Kendrick Lamar cut Mother’s Day a few hours short for rap fans when he stole the show by returning Sunday evening (May 8) with the fifth installment of his decorated “The Heart” series.
A video for “Part 5” arrived as well and it’s co-directed by PgLang’s Dave Free alongside the Compton native. Kendrick rhymes over a stripped-down Marvin Gaye “I Want You” sample in front of a red screen sporting an afro and black bandana.
The Heart Part 5 https://t.co/DlnQO2g5nw
— Kendrick Lamar (@kendricklamar) May 9, 2022
Using deepfake technology, Lamar takes on the face of celebrities like Kanye West, Kobe Bryant, O.J. Simpson and Jussie Smollett, and also poetically raps from the perspective of the late Nipsey Hussle.
“The Heart” series has been a staple of Kendrick’s discography and serves as a timestamp coinciding with the release of just about every album in his Hall-of-Fame career, with the first coming in April 2010.
Billboard dives in and ranks each installment of K. Dot’s “The Heart” series below.
5. “The Heart Part 1” (April 2010)
Released several months prior to his Overly Dedicated mixtape in April 2010, K. Dot waxed poetic about his grand career aspirations over samples of Mos Def’s “UMI Says” and Bilal’s “Sometimes.” While he was still a relative unknown to the industry’s mainstream in those days, his confidence certainly wasn’t lacking when name-dropping some of the greats.
The low-budget clip was shot in the form of VLOG following Kenny around local shows and shops with his Black Hippy crew. Looking back over a decade, it’s funny to find Kendrick calling out J. Cole over being late to their XXL Freshman photo shoot, knowing how their careers are now compared ad nauseum, but he still made sure to give Cole his props as an emcee when introducing himself.
“My n—a was on his hustle I introduced him my name/ Said I’ll see him on the bubble in the future, my dude I salute ya/ Contributing the real s–t,” he raps. It’s tough to compare “Part 1” to the rest of its series competitors, but the inaugural edition must sit toward the bottom.
4. “The Heart Part IV” (March 2017)
By this point in his career, Kendrick clearly understood his place in rap’s hierarchy and made sure not to waste a breath with any rhyme. He was so confident in himself that he repeatedly calls himself the greatest on the track, and knows he could ghost the industry for years to come and leave his legacy still cemented.
“The Heart Part IV” arrived as a pre-cursor to his DAMN. album that came out in April 2017, and it’s now been five years in between series installments at this point. Dot calls out President Donald Trump and exposes America’s ugly truths over beats that would eventually be heard on his next project, but as far as the impact when compared to its series counterparts, “Part IV” doesn’t quite measure up.
3. “The Heart Pt. 2” (September 2010)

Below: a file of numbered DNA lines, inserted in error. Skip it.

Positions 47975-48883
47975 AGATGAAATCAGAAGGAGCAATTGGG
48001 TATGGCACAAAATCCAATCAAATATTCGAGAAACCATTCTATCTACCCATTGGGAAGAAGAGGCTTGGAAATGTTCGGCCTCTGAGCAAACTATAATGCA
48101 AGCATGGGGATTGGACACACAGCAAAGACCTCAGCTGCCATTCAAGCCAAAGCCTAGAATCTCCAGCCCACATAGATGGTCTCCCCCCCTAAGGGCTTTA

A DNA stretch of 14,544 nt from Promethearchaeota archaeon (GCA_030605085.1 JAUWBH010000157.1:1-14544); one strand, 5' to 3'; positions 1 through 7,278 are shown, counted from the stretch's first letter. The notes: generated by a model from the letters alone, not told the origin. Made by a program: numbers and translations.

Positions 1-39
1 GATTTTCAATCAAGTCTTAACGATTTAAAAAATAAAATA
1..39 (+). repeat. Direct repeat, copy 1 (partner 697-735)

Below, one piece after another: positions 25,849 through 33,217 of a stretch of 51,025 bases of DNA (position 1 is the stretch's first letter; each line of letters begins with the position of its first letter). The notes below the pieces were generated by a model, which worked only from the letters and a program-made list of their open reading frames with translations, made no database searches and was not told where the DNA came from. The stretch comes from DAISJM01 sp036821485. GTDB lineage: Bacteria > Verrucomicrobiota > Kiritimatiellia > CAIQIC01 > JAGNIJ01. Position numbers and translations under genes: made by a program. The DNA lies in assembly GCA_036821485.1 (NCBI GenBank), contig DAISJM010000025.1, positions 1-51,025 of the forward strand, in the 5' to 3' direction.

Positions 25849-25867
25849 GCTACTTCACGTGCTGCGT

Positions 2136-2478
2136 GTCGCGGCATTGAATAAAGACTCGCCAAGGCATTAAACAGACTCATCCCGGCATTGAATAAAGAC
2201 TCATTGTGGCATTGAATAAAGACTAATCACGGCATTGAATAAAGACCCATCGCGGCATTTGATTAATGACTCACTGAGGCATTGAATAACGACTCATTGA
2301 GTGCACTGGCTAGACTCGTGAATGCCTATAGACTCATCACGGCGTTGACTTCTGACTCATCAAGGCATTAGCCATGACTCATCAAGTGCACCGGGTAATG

To think how many Kendrick Lamar fans were born when pressing play on Overly Dedicated in September 2010,, and the first track they fittingly heard was project opener “The Heart Pt. 2…”
For the second series installment, K. Dot carves up a looped The Roots sample with precision while getting brutally honest about his humble beginnings in the unforgiving environment of Compton. “We used to beefing over turf, f–k beefing over a verse/ N—-s dying, motherf–k a double entendre/ And this is Comp-ton, lions in the land of the triumph,” he raps.
“Pt. 2” definitely holds sentimental value to a large contingent of K. Dot fans, but even over a decade later, the poignant bars stand the test of time.
2. “The Heart Part 5” (May 2022)
Five years have gone by since Kendrick Lamar’s last album, and his welcomed return came on May 8 with “The Heart Part 5.” In many ways, it’s like he never left: His pen is still razor-sharp and he fills a void in the industry that can’t be replaced by any pretender to the throne. Like the Undertaker in WWE, even when K. Dot’s not releasing music, his presence can be felt.
“Part 5” sees the 34-year-old shredding a Marvin Gaye sample, while morphing into polarizing (or outright infamous) Black celebrities like Kanye West, O.J. Simpson, Jussie Smollett and Will Smith in the track’s video. In closing, Kendrick delivers hip-hop’s most powerful moment of 2022 when addressing the loss of Crenshaw’s finest, Nipsey Hussle, in a way only he could — by rapping through Nip’s perspective from heaven while chillingly addressing his family, fans, murderer, and more.
1. “The Heart Pt. 3” (October 2012)
Hip-hop definitely didn’t die on that October 22, 2012 day when Kendrick unleashed one of the best albums of the 2010s with official LP debut good kid, m.A.A.d city. Days prior to his sophomore album’s landing, K. Dot cooked up “The Heart Pt. 3” in Las Vegas with his Top Dawg Entertainment brethren Ab-Soul and Jay Rock.
Kenny retraces his steps on the third installment in getting to that delicate point in his career, while lyrically sparring with his Black Hippy partners. Showing off his vivid storytelling prowess, K. Dot opens up about the pressures of being the next Tupac, while revealing his biggest fear is not ever feeling fully accomplished.
What wasn’t crystal clear at the time? K. Dot was on the precipice of a mainstream explosion, which combined with critical acclaim to create a reputation and standard that only a handful of rappers have been able to successfully maintain. Also titled “Will You Let It Die,” Kendrick displays many of the factors that contributed to his greatness then as today, in a time period that fueled his ascension.